Actually, in time of writing this, I've yet to do any Plone migrations using transmogrifier. But when we recently had a reasonable size non-Plone migration task, I knew not to re-invent the wheel, but to transmogrify it. And we succeeded. Transmogrifier pipeline helped us to design the migration better, and splitting data processing into multiple pipeline sections helped us to delegate the work between multiple developers.

Unfortunately, currently collective.transmogrifier has unnecessary dependencies on CMFCore, is not installable without long known good set of versions and is missing any built-int command-line interface. At first, I tried to do all the necessary refactoring inside collective.transmogrifier, but eventually a fork was required to make the transmogrifier core usable outside Plone-environments, be compatible with Python 3 and to not break any existing workflows depending on the old transmogrifier.

So, meet the new transmogrifier:

  • can be installed with pip install (although, not yet released at PyPI)
  • new mr.migrator inspired command-line interface (see transmogrif --help for all the options)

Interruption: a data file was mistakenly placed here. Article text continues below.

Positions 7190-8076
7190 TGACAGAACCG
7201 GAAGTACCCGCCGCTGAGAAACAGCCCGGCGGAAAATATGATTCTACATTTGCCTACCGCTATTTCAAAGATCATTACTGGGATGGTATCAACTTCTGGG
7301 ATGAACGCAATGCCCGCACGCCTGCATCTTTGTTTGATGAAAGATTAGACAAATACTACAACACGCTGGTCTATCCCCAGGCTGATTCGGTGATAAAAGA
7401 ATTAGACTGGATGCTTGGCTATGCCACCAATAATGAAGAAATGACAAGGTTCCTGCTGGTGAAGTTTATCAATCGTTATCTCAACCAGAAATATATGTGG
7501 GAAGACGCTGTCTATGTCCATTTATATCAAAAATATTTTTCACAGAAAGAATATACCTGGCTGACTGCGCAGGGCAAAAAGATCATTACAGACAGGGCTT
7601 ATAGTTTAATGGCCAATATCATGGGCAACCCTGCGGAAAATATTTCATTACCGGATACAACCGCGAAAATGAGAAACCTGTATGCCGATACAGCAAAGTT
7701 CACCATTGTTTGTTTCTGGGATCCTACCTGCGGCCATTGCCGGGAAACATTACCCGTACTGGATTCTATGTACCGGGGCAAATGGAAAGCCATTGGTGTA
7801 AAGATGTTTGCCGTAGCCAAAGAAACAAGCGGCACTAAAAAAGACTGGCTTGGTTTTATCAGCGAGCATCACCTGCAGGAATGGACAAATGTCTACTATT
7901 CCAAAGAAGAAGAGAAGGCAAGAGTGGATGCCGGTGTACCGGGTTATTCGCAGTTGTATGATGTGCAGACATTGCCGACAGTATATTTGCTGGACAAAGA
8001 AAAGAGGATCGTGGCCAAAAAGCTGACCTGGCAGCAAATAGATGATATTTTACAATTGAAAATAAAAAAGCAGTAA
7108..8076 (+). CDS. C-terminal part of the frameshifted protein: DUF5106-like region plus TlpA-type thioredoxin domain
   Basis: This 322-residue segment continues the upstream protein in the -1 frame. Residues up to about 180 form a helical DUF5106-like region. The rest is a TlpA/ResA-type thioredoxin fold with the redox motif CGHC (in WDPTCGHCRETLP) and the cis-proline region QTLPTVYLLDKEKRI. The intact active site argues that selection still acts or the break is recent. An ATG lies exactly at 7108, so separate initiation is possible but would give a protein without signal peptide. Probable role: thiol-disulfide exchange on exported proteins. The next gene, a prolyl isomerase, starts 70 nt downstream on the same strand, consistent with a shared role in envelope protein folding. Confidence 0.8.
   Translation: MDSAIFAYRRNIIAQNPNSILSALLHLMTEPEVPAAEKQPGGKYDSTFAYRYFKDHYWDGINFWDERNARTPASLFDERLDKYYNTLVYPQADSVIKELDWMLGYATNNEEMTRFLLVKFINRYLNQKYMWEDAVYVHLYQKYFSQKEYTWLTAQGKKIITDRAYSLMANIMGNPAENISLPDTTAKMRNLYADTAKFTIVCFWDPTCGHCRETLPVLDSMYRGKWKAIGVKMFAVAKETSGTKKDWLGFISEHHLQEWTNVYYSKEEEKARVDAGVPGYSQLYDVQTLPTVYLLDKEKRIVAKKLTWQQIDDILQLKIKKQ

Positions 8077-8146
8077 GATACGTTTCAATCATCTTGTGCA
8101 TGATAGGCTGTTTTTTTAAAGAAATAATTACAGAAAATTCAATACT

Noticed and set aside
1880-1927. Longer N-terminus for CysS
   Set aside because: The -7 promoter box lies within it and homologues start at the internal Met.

• new base classes for custom blueprints
    • transmogrifier.blueprints.Blueprint
    • transmogrifier.blueprints.ConditionalBlueprint
  • new ZCML-directives for registering blueprints and re-usable pipelines
    • <transmogrifier:blueprint component="" name="" />
    • <transmogrifier:pipeline id="" name="" description="" configuration="" />
  • uses Chameleon for TAL-expressions (e.g. in ConditionalBlueprint)
  • has only a few generic built-in blueprints
  • supports z3c.autoinclude for package transmogrifier
  • fully backwards compatible with blueprints for collective.transmogrifier
  • runs with Python >= 2.6, including Python 3+

There's still much work to do before a real release (e.g. documenting and testing the new CLI-script and new built-in blueprints), but let's still see how it works already...